When you’re as big as Big Red (aka Indiana University), there’s limited worrying about brand recognition. But crisis communications? That’s another matter. Indiana University’s Mark Land spoke at the Hoosier PRSA luncheon recently in a brief give-and-take with Inside Indiana Business Host Gerry Dick about the challenge of every day and crisis communications for a Big Ten university.

Land, who is the associate vice president of public affairs and government relations, spoke frankly about university communications – sometimes a very cumbersome boat to steer in choppy waters.

Here are some soundbites from the event:

“Everything we do is fair game and we get a lot of public records requests.”

“Whatever influence you have you get by being a good partner.”

“Regional campuses are the best ambassador of the brand.”

“Politics and PR sometimes have to compromise.”

Here are some Q responses:

On IU opposing a gay marriage ban in Indiana: “The issue was so central to what we stood for. We had a lot at stake. We’d done the math. We felt it we come out in strong opposition, others would come with us.”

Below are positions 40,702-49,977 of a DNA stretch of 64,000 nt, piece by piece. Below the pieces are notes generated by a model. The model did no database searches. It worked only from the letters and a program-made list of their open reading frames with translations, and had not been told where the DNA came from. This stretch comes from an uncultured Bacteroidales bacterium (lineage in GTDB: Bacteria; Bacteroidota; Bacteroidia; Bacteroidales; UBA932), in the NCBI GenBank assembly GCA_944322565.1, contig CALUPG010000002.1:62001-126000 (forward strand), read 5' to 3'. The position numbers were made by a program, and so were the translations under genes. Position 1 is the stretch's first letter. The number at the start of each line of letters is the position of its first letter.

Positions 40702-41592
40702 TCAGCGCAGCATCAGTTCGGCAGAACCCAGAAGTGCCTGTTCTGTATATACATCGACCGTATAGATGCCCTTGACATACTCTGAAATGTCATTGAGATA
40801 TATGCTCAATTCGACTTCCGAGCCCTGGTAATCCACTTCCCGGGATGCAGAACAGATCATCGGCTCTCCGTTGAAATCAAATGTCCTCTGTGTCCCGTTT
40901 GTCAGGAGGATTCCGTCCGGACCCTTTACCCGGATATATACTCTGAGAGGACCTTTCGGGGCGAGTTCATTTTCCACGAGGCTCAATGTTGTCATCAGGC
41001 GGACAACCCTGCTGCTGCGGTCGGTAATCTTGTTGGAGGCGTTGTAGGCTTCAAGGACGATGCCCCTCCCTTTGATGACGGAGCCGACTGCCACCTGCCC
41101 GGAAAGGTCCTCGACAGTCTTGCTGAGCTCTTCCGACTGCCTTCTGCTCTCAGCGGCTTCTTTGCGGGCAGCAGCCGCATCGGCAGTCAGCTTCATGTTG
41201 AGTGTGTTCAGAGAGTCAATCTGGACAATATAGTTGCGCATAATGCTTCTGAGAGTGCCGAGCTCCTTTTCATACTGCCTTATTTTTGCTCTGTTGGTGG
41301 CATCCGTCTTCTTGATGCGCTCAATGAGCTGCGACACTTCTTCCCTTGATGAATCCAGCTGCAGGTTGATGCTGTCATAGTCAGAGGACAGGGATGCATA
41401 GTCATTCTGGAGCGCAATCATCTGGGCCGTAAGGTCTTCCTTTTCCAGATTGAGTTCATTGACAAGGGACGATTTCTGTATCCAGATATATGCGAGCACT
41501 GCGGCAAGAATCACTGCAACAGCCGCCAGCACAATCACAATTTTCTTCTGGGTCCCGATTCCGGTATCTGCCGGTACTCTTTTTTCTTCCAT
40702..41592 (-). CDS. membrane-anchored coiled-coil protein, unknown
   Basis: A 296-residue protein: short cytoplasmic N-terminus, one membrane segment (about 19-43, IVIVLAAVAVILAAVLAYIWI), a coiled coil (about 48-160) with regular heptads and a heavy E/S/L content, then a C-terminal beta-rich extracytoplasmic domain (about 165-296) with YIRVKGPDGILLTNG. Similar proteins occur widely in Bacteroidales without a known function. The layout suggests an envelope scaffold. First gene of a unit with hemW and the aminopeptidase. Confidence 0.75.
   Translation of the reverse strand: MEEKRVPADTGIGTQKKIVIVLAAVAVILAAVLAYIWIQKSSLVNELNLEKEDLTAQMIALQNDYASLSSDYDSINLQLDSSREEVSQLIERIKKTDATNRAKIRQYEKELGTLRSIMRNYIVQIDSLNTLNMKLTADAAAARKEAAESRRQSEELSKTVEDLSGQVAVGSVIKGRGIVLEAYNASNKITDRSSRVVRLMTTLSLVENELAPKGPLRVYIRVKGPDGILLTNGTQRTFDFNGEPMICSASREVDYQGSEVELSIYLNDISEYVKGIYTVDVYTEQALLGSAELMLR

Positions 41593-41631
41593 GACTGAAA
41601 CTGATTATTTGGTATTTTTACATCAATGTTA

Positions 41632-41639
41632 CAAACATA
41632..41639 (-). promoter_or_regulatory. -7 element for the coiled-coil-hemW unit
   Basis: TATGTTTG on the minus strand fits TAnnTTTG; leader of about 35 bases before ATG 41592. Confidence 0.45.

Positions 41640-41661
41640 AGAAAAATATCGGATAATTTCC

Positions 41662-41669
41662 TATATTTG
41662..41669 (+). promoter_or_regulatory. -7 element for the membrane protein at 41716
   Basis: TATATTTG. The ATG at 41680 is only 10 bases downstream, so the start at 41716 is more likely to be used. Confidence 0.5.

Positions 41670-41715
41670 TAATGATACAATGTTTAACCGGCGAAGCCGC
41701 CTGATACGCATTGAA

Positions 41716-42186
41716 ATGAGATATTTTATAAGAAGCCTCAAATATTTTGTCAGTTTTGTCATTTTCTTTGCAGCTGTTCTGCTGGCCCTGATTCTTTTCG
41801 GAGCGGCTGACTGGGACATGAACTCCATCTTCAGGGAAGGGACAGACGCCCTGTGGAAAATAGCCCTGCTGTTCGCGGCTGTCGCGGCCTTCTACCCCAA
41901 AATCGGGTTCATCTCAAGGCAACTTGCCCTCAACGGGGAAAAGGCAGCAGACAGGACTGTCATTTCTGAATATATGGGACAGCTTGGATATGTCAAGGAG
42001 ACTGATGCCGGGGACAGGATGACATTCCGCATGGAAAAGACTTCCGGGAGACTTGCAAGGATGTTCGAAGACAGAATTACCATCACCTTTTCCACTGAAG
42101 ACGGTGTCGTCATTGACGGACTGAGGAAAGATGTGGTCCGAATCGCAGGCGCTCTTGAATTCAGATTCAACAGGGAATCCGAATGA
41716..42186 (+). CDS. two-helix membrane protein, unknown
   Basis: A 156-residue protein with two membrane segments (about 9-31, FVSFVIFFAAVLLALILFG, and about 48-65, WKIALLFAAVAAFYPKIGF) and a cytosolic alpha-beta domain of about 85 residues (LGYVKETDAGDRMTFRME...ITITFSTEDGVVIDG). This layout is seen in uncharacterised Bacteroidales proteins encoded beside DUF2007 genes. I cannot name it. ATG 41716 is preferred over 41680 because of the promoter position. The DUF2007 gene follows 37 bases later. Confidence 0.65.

On using social media: “It was a bit of an afterthought. Now, we’re drafting a strategy that has social media in it from the beginning.”

On using social media at IUPUI: “We starting using it here (in Indianapolis) to build communications and run student engagement campaigns.”

On responding to social media critics: “My instinct tells me – know when to take a deep breath and let the onslaught of tweets wash over you.”

Asked about the pressing issue of sexual assaults reported and handled on campus: “The challenge is (that) it’s just a charged emotional issue. We’re not set up to be judge and jury. It’s so hard to have honest conversations. It’s enormously complex and there are no simple answers. We don’t have the patience for nuance – almost none.”

Asked about working with the diverse schools on all campuses: “I sometimes remind them to look at their paychecks and see who signs it. It really is a challenge. It almost is door-to-door salesmanship. As the IU brand succeeds, everyone succeeds. But there needs to be a little bit of room for originality. You try to provide a brand framework with a line that can’t be crossed.”

Leave a Reply